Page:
Our heritage of the elements

  • Glenn T. Seaborg
The 1979 Distinguished Lectureship in Materials and Society

DOI: 10.1007/BF02657166

Cite this article as:
Seaborg, G.T. MTB (1980) 11: 5. doi:10.1007/BF02657166

Abstract

The role of our heritage of chemical elements, natural and man-made, in determining our accomplishments throughout our history will be described. From the Stone Age, to the beginning of the recent era of understanding of their nature and until the present, mastery of the utilization of the elements has determined the destiny of nations." Whereas even a century ago all but a handful of the elements were mere chemical curiosities, almost all of this great heritage is beginning to be put to use. Today, with our advanced state of knowledge and the incentive of continuing our creative evolution of remaking and fully utilizing our environment, we have sufficient perspective to appreciate just how rich and important is our legacy of the chemical elements. And when the broad, rich, complex spectrum of properties of the pure elements falls short of our needs, we find that we can obtain an enormous variety of properties by combining or mixing them or synthesizing new elements using the Periodic Table as a guiding principle. Our future progress and well being will depend in large part on learning more about the chemical elements and their combinations. These new frontiers continue to be frontiers of the mind.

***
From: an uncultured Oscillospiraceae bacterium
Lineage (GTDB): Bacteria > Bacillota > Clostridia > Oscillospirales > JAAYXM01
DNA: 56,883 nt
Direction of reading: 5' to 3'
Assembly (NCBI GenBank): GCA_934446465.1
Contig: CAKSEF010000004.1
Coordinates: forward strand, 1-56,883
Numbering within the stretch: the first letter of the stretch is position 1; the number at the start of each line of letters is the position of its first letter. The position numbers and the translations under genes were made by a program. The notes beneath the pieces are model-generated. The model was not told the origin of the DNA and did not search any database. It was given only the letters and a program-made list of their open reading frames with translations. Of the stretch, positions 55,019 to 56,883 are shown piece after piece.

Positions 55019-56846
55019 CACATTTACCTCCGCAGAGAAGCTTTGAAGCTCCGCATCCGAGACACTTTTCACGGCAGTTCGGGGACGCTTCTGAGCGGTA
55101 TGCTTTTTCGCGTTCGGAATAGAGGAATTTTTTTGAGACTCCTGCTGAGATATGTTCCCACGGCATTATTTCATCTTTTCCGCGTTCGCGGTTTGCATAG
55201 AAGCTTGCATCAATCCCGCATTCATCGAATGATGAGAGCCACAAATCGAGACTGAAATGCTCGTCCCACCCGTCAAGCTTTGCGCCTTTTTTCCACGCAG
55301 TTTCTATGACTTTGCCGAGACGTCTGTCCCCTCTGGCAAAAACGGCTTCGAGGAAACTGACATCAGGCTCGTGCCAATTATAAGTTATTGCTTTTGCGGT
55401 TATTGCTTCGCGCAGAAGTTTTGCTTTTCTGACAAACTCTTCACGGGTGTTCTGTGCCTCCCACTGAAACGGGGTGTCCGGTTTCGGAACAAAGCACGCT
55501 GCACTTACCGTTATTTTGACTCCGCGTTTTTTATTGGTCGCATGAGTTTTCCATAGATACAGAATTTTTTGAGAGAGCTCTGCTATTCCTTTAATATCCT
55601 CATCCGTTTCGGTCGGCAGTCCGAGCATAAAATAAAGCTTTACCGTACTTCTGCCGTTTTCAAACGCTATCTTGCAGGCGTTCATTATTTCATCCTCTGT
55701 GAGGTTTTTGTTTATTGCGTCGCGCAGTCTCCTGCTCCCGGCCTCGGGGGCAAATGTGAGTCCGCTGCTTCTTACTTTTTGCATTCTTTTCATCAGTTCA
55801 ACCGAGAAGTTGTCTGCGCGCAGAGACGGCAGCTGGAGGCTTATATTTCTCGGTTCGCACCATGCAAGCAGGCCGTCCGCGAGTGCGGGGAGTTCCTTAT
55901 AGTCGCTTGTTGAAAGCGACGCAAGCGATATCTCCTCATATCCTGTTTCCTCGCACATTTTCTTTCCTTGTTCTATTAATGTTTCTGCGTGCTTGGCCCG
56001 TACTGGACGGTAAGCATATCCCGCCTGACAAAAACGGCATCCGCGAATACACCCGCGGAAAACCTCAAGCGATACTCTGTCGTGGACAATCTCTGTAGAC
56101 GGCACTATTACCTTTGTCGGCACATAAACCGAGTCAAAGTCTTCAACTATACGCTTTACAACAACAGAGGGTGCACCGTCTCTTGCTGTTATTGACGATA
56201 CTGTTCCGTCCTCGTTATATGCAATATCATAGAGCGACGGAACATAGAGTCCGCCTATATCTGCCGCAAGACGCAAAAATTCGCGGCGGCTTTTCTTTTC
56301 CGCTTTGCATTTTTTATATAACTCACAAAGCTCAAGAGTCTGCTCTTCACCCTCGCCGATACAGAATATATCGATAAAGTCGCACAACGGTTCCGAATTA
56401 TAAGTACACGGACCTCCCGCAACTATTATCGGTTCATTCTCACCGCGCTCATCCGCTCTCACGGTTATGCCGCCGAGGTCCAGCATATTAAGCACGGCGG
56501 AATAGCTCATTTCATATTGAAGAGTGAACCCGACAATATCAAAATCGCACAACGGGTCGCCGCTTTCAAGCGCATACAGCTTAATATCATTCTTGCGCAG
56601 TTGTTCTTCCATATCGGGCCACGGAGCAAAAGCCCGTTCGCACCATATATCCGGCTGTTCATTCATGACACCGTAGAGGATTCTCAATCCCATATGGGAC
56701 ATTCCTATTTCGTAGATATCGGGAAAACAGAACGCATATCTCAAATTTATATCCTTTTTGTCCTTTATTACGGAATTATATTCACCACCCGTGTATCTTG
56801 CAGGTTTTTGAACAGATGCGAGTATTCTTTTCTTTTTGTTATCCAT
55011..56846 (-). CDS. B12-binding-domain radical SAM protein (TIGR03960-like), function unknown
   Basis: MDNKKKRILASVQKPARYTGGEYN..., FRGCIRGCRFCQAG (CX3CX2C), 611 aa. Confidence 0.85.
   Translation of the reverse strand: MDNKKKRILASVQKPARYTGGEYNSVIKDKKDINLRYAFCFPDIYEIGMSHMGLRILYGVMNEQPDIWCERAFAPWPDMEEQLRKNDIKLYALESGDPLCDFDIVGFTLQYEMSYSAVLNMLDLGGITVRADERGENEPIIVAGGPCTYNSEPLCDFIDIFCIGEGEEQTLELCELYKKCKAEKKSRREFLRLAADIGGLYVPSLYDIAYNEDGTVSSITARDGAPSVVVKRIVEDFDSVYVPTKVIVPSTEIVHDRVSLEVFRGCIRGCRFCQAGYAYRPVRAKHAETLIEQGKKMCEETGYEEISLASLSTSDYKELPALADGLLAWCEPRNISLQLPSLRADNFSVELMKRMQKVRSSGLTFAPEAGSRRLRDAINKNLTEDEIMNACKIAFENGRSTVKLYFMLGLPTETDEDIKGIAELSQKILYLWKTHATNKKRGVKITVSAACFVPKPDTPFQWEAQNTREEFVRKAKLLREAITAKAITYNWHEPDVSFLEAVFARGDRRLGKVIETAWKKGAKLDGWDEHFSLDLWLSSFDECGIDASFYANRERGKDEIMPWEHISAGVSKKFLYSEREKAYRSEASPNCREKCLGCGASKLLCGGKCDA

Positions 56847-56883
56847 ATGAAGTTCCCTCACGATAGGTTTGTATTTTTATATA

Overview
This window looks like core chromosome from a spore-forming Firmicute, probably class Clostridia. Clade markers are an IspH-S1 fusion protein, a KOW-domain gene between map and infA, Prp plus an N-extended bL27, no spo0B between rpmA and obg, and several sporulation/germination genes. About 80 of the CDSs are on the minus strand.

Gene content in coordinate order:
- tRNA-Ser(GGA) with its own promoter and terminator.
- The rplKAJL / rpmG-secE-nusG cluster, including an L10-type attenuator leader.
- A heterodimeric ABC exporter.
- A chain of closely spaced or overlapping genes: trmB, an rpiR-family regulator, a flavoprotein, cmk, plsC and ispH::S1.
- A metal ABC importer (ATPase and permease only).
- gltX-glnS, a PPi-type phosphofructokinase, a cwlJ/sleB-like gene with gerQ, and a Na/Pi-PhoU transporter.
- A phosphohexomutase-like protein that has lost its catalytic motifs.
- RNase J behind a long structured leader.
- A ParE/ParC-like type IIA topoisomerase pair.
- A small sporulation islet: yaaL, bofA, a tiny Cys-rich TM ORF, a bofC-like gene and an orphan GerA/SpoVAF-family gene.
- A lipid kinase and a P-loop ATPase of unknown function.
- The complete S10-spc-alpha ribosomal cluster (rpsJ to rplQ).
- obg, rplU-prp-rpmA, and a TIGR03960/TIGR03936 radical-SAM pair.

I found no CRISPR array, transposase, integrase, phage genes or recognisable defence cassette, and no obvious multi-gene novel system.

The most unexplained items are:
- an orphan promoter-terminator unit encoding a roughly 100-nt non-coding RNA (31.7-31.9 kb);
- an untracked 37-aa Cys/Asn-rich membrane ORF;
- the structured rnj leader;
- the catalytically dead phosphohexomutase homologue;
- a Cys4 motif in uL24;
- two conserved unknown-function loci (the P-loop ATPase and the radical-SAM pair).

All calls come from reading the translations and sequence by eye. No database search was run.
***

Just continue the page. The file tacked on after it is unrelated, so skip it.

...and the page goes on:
Copyright information

© American society for metals and the metallurgical society of AIME 1980

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  • Glenn T. Seaborg

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